My Child's High School Isn't Doing Any College Planning
Learn how to work with your child's high school counselor - or work independently if necessary - to create a college plan for your child.
What do you do when your child’s high school isn’t doing the best job in helping him plan for college?
The truth is, many high school guidance counselors are overworked, underpaid and have so many other responsibilities on their plates that they do not have the time to devote to creating a college plan for each individual student.
A one-on-one conference with the guidance counselor may help separate your student from the hundreds (or thousands) of other students the counselor is helping with college admissions.
According to the American School Counselor Association, the ideal student to counselor ratio is 250 to 1. However, the nationwide average is 460 to 1, with some schools having numbers as high as 1000 to 1.
A study conducted by Public Agenda shows that students who felt as though they were just another face in the crowd are less likely to attend college directly out of high school, which significantly reduces their chances of graduating with a degree or certificate in hand.
So what can you do? Be proactive and take control.
College Planning and Parents
Most of the time, parents need help navigating the college search process. They strive to provide their children with the most relevant information and advice, but aren’t always well-informed in higher education procedures. Sifting through thousands of colleges and determining the right financial aid package can be an overwhelming challenge to those who are unprepared.
It used to be that college was reserved for the academically hungry students, and most respectable jobs could be attained through earning a high school diploma. Today, most jobs require a college degree or certificate.
Here are some direct action steps you can take to help your child in the college admissions process:
There is a wealth of resources available for parents wanting to learn more about the college admissions process. Take advantage of our helpful tools and services on CampusExplorer.com. Visit a college planning office in your community, or (if you have the funds) hire an educational consultant whose entire career is devoted to helping students choose a college.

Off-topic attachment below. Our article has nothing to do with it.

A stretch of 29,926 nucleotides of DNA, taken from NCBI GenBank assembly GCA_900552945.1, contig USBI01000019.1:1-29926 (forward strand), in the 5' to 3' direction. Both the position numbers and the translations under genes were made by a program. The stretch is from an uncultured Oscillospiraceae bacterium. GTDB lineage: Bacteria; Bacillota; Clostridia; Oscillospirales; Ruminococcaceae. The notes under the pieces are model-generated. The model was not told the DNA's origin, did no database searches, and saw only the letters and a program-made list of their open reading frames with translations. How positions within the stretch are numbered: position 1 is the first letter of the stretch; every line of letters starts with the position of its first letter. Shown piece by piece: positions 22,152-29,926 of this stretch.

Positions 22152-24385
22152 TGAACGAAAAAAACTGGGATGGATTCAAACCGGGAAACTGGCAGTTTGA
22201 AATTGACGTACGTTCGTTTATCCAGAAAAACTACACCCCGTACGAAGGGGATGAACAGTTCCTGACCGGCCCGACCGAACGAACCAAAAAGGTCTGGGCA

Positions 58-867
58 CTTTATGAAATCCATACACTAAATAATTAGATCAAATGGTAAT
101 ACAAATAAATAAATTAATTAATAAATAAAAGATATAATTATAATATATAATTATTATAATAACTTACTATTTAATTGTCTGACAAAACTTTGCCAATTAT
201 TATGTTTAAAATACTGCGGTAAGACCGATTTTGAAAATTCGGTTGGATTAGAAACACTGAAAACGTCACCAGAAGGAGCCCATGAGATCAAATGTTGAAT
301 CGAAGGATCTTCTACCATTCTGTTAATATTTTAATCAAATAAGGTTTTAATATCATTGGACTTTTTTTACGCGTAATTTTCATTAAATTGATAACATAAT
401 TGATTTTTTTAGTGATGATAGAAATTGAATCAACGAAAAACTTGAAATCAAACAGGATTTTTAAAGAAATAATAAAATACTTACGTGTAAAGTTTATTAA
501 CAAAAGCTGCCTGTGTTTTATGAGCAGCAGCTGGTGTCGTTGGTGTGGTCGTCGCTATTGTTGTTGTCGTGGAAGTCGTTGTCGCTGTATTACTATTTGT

Meet With The Counselor
Despite the sobering numbers quote above, it can be true that the squeaky wheel gets the oil. A one-on-one conference with the guidance counselor may help separate your student from the hundreds (or thousands) of other students the counselor is helping with college admissions. Bring along a list of academic records, extracurricular activities and a set of questions related to college admissions. Be mindful, college counseling is not an easy job – and it’s made even more daunting by recent budget and staff cuts.
Questions to Ask Your Child’s Guidance Counselor:
1. What courses should my child take for college prep?
2. Are there any college fairs I can attend nearby?
3. When should my child start preparing for the SAT?
4. What AP courses are offered at the school?
5. Do you have information on colleges nearby and far away?
6. Are there any special scholarships my child could apply for?
7. Do you have the financial aid forms my child needs to complete?
8. What colleges do other students from the school go to?
9. Do you have any resources regarding careers and/or choosing a major?
10. Can you recommend any college handbooks that will help me understand college admissions?
Speak To College Admissions Offices
If you are having trouble completing the application, or need more information regarding financial aid, talking with a college admissions representative can help fill in the gaps.
Get Your Teen Involved
One in five students who receive poor counseling delay going to college. Turn one night a week into “college planning night” in which you and your child can learn about the admissions process together.
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Help! My Child Has No Plan For College